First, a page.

PDA

View Full Version : Moved to Roundtable: If I have an offer from a publisher, do I need an agent?



the perfect geese
09-17-2009, 03:43 PM
Miracle of miracles, it looks like an offer from a large publisher dropped from the sky. I don't have an agent - should I get one?

Also, if I need to get one quickly, how easy is it to get representation from even one of the top agents out there? Would a simple telephone call to them be appropriate? And if it is easy and appropriate to do so, do I risk getting an agent (even a good one) who is more passionate about the easy "sell" than the book itself?

Final question:anyone know of a good agent passionate about multi-ethnic YA?

Christine N.
09-17-2009, 04:03 PM
I don't want to appear rude, but WHICH publisher? I ask because it makes a difference. Most large publishers in the US don't take unsolicited submissions.

If it truly is a large publisher, then yes. There are some "large, small" publishers where it won't matter, but you'd probably do well to have an intellectual property attorney specializing in fiction book contracts look over the contract.

Saskatoonistan
09-17-2009, 04:08 PM
I don't want to appear rude, but WHICH publisher? I ask because it makes a difference. Most large publishers in the US don't take unsolicited submissions..

Indeed. Cover thy butt.

YAwriter72
09-17-2009, 04:08 PM
It depends on if you are only writing this one book or if you want a career. IMO this is a great spot to be in, because you are more likey to get an agents attention now, and then they will rep any subsequent books you write. Some people feel like why bother, you did all the work and now why should you hand over 15% to someone who did nothing, but if your eye is towards the future, its a smart step to take.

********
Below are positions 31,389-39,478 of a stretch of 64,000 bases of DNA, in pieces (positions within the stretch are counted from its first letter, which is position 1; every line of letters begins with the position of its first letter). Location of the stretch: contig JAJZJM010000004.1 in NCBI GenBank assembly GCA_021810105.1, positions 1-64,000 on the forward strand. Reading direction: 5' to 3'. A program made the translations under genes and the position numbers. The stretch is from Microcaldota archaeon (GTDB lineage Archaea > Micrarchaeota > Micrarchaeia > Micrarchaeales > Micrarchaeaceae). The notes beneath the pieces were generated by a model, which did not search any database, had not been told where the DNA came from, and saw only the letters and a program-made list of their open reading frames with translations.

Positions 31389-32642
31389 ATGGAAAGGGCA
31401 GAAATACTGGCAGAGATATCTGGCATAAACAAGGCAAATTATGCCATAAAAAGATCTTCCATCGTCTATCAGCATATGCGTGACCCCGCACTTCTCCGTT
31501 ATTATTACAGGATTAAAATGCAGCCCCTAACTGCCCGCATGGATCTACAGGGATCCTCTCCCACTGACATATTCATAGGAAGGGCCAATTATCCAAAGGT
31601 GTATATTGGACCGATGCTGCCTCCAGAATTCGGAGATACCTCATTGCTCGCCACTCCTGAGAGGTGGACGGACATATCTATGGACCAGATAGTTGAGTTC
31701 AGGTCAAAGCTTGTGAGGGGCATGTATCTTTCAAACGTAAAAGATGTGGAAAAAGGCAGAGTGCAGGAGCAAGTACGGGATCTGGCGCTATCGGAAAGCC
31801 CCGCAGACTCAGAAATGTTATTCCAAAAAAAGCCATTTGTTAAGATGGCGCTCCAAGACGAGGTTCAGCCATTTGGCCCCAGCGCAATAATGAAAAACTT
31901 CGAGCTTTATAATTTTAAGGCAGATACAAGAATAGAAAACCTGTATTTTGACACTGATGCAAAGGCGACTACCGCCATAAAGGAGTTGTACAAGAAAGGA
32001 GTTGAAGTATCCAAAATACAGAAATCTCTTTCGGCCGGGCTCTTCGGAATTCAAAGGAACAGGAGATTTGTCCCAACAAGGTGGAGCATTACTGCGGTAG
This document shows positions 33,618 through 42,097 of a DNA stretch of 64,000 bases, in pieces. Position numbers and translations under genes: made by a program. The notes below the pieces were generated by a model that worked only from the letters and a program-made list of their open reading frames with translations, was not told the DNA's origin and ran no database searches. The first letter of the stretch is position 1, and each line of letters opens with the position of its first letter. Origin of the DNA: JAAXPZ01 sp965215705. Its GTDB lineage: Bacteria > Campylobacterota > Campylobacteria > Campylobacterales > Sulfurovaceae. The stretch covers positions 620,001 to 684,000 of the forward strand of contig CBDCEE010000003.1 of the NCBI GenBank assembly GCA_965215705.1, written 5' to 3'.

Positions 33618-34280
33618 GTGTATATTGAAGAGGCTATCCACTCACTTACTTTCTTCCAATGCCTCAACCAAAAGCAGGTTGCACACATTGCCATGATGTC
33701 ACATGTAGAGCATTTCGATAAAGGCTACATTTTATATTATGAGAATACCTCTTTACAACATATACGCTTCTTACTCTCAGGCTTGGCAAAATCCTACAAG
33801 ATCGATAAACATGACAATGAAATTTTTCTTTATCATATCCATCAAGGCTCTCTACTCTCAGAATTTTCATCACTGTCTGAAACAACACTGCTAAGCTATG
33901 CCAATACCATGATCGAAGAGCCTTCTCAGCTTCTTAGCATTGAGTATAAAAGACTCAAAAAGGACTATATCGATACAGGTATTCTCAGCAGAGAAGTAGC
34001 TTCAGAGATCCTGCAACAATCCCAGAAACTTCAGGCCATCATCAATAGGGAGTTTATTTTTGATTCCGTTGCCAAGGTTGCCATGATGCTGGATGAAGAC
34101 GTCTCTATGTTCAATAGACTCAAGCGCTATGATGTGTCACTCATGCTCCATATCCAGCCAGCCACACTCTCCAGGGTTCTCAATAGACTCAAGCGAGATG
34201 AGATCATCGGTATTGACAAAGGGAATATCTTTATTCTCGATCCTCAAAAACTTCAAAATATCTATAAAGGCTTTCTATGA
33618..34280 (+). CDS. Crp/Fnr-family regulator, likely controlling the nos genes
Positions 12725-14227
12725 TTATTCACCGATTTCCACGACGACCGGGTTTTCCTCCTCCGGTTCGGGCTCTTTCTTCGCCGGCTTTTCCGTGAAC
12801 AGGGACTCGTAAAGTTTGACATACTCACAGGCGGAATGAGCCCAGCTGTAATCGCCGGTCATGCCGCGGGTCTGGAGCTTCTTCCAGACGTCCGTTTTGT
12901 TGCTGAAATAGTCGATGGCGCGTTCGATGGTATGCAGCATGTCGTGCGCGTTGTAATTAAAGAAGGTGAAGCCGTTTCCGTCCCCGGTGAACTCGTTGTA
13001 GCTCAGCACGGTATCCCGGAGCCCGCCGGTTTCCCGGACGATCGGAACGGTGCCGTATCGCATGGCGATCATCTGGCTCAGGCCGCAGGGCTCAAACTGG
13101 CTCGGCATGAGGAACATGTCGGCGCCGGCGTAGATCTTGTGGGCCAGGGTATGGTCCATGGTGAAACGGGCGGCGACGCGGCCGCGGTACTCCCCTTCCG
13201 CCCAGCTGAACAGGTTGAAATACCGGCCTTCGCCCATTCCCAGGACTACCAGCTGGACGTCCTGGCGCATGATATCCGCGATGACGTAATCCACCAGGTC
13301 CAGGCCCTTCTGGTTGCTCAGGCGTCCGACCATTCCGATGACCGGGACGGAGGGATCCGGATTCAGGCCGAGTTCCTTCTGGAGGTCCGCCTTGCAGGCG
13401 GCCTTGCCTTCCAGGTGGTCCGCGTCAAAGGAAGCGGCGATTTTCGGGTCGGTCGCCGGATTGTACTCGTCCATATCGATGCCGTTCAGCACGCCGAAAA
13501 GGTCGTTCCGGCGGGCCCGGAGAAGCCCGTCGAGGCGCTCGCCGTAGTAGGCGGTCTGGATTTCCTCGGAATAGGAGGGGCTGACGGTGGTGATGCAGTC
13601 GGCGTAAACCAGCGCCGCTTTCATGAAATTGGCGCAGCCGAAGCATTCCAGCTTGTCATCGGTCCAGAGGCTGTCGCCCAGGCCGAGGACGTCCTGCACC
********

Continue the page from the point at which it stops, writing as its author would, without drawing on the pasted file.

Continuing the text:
You would send a letter to you top few agents similar to a query, but tell them you have an offer from XYZ Publishing and would they be interested in representing you.

YAwriter72
09-17-2009, 04:11 PM
I don't want to appear rude, but WHICH publisher? I ask because it makes a difference. Most large publishers in the US don't take unsolicited submissions.



There are actually quite a few big houses in the US that take unagented submissions. Especially for YA. Unsolicited and unagented are totally different, btw. You can query a lot of them, but they do not want you to send them an unsolicited MS if they don't ask.

Perks
09-17-2009, 04:19 PM
I think we're all flinching in hopes that this 'big' publisher isn't Publish America. They love to go on and on about how BIG they are.

If it's a St. Martins or a Harper Collins or a Knopf or some such, then yes, call a reputable agent ASAP. He or she will shepherd you through the contract process and, from what I've heard, your 15% will have been very well spent.


Good luck! (And congratulations!)

waylander
09-17-2009, 06:12 PM
Jennifer Laughran who posts regularly on this site specialises in YA/childrens

Erin
09-17-2009, 06:23 PM
You would send a letter to you top few agents similar to a query, but tell them you have an offer from XYZ Publishing and would they be interested in representing you.

I won't repeat some of the advice you've gotten here, however, I wouldn't snail mail a letter--that could take forever. I'd send email with a pertinent subject line to catch their attention and differentiate from a query, i.e. "Offer from XYZ Publisher" or some such.

Congrats on the offer!!

YAwriter72
09-17-2009, 06:31 PM
I won't repeat some of the advice you've gotten here, however, I wouldn't snail mail a letter--that could take forever. I'd send email with a pertinent subject line to catch their attention and differentiate from a query, i.e. "Offer from XYZ Publisher" or some such.

That's what I meant! LOL I only ever e-queried, so my "send a letter" actually meant, send an email! Does anyone send letters by mail anymore?

Erin
09-17-2009, 06:36 PM
That's what I meant! LOL I only ever e-queried, so my "send a letter" actually meant, send an email! Does anyone send letters by mail anymore?

I thought you meant that! But I just wanted to clarify for the OP. :)

Actually, there are still agents who only take snail mail.

Perks
09-17-2009, 06:36 PM